2 hours ago, Doccur said:

just cant get my brush to play ball, even thinned appropriately with retarder, the paint just doesn't want to come out as an even stream

Unless your brush is defective (or perhaps in need of a really good clean) this should not be a problem. The issue will be with the thinning of the paint or pressure - a new brush will not solve this.

 

As to preset handles ... I don't think you need one, but I use mine as a sort of safety feature ... nothing worse than to have sprayed a fine mottle only to spoil it with a finger slip in the final stage!

 

Cheers

Colin

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Thankyou all for your comments, I think that although I do still want to purchase a new brush, (after reading most likely an Iwata eclipse or Hp-B), I may wait and treat myself for Christmas however.

 

I agree wholeheartedly about Acrylics, they are very temperamental @Ray_W, unfortunately my current living circumstances prevent using anything stronger except on a very limited scale.  I do intend to migrate to lacquers etc, I have used MRP and was gobsmacked at the difference in quality of finish.

 

@Ade H thanks for your suggestion, I may have to try this. I have always thinned significantly and lowered the pressure (10-15psi) to attempt close up work. Having looked at the H and S ultra manual it recommends 29 psi, so spraying way under this may explain some of the issues i am having. As for the preset, I have now discovered my brush doesn't support one! drat.

 

Thanks again for everyone's input.

 

Ash

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I’d also point out that just cos your compressor says 15psi “it ain’t necessarily so”.  Most compressors come with a very cheap gauge which probably wouldn’t meet any proper testing, plus the length of your hose will also affect the pressure.  Also the pressure is different spraying or static.  You just have to find the pressure that works by trial and error and then use what your gauge says as YOUR baseline if you need to vary for different paints or effects.  

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@Doccur 

 

Hi Ash,

 

I think there are a couple of comments I would add. As I spent many happy years with my HP-CS, without a preset handle and MAC valve, I learnt to use the airbrush without these and I am glad I did. However, importantly, @dromia is an advocate of the MAC valve. Based on his comments, I decided to do some experimentation of late and as a result, if I was to purchase a new airbrush I would purchase the IWATA with a MAC valve. For the bulk of our work I think it is unnecessary and yet it has some advantage in close up work and I have found it useful.  Artist's also use it for stippling effects. With some further experimentation I expect I will find it even more useful.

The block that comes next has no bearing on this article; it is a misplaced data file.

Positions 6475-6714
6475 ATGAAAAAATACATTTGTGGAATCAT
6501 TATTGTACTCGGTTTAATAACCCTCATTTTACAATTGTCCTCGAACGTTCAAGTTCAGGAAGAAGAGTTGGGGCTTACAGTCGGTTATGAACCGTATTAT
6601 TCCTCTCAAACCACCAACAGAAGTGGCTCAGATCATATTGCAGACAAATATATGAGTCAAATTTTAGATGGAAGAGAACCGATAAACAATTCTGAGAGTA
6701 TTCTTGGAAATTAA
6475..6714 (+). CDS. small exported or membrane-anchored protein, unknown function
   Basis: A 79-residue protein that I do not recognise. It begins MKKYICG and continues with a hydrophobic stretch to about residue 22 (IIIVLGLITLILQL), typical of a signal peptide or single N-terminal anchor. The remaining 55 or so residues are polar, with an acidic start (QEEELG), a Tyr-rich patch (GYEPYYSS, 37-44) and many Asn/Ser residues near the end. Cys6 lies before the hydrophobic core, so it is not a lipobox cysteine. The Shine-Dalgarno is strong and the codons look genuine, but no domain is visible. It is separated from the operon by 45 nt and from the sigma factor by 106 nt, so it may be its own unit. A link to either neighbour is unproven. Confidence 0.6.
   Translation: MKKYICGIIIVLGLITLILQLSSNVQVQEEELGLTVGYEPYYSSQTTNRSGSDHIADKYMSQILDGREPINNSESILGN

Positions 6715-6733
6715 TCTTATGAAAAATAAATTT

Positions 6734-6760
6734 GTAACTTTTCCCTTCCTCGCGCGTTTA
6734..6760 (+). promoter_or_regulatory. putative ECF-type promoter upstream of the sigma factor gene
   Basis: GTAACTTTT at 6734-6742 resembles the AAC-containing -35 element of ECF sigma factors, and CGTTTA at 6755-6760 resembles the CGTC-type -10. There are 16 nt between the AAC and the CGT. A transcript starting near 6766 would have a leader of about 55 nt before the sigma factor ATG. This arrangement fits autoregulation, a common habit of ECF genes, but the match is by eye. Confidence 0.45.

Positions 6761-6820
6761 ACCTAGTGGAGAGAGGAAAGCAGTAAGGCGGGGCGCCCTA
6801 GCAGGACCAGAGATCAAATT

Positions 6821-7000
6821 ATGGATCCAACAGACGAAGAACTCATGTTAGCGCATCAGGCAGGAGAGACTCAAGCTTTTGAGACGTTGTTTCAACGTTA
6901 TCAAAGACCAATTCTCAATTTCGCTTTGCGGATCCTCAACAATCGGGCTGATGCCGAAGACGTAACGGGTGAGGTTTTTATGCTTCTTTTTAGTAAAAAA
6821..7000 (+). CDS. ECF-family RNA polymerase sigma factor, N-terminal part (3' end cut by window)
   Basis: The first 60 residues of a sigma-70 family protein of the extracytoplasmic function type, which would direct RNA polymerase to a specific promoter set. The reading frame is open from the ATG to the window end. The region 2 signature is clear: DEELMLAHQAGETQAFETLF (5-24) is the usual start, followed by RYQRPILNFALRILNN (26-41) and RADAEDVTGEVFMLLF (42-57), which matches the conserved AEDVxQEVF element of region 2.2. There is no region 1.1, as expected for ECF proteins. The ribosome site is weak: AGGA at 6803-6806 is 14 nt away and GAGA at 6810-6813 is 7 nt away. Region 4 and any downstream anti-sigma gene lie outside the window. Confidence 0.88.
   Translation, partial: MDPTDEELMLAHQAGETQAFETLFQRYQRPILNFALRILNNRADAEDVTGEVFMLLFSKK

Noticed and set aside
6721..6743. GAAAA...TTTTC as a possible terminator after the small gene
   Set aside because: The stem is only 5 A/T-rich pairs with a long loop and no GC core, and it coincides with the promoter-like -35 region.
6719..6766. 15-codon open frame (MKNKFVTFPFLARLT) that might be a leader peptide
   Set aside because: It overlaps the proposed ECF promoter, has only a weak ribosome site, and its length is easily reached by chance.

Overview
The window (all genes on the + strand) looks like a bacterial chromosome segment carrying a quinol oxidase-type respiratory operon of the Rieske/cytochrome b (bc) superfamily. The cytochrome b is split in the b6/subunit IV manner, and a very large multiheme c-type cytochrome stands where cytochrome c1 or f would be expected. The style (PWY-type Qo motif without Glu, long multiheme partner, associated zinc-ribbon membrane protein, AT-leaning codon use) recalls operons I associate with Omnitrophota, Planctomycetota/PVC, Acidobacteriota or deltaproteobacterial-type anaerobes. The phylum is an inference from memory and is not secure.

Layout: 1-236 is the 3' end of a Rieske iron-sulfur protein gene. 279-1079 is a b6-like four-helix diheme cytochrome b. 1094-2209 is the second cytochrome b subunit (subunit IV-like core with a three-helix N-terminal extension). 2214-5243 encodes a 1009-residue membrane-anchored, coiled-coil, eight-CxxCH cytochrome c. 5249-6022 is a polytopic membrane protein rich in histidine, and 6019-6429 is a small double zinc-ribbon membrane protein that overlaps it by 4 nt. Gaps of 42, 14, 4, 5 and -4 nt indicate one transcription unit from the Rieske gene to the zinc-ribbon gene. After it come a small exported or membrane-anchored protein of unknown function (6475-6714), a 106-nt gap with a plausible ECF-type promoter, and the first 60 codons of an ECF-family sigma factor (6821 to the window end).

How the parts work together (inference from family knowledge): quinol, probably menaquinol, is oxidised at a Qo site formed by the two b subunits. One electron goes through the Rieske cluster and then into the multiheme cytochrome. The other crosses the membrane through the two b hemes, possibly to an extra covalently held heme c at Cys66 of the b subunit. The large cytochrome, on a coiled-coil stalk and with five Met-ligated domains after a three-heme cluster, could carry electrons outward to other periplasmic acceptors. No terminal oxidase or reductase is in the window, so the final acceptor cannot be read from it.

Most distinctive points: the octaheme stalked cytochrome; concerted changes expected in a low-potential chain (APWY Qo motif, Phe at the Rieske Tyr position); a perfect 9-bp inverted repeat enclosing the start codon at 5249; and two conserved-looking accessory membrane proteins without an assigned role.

I also appreciate the fact that I learnt trigger control without a preset handle and yet I agree with @ckw it does have value as an over travel safety stop. It can be a useful addition if you can afford it. I usually have it backed right off, and yet it is there if needed. 

 

Ray

 

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Yes I am a MAC valve advocate and user but don't like them on the airbrush where they are clumsy, restricting and a spilt paint magnet with the exposed  threads being a chew on to clean.

 

My MAC valve is fitted to the quick connect on the air hose like this Air volume control quick connect. so that I have the benefits of the valve on all my airbrushes.

 

A help in appreciating its uses is to remember that it does not control the pressure the regulator on your compressor does that, the MAC valve controls the volume of air going into the airbrush, regardless of the MAC valve setting the air will always be at the pressure set on the regulator.

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Out of interest which is more useful on the CS - the cut-out to pull back the needle for flushing or the preset - on the CS you can have either (at a cost) but you can’t have both.

 

There was (is) the triple action handle but most of what I read seemed to find fault with it in one way or another.

 

Cheers,

 

Nigel

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@nheather Hi Nigel. I have a handle with both features added to my HP-CS. It's the Iwata preset cut away handle, number IWS1556, about £37. But if I had to pick one feature, it's the travel preset, hands down, no contest, 100%! Even though it's great for the problem discussed here, the even bigger value to me is not flooding metal paints any more...

 

EDIT: Found a link in case it helps anyone. https://www.air-craft.net/acatalog/Iwata-Preset-Cut-OutHandle-IWS-1556.html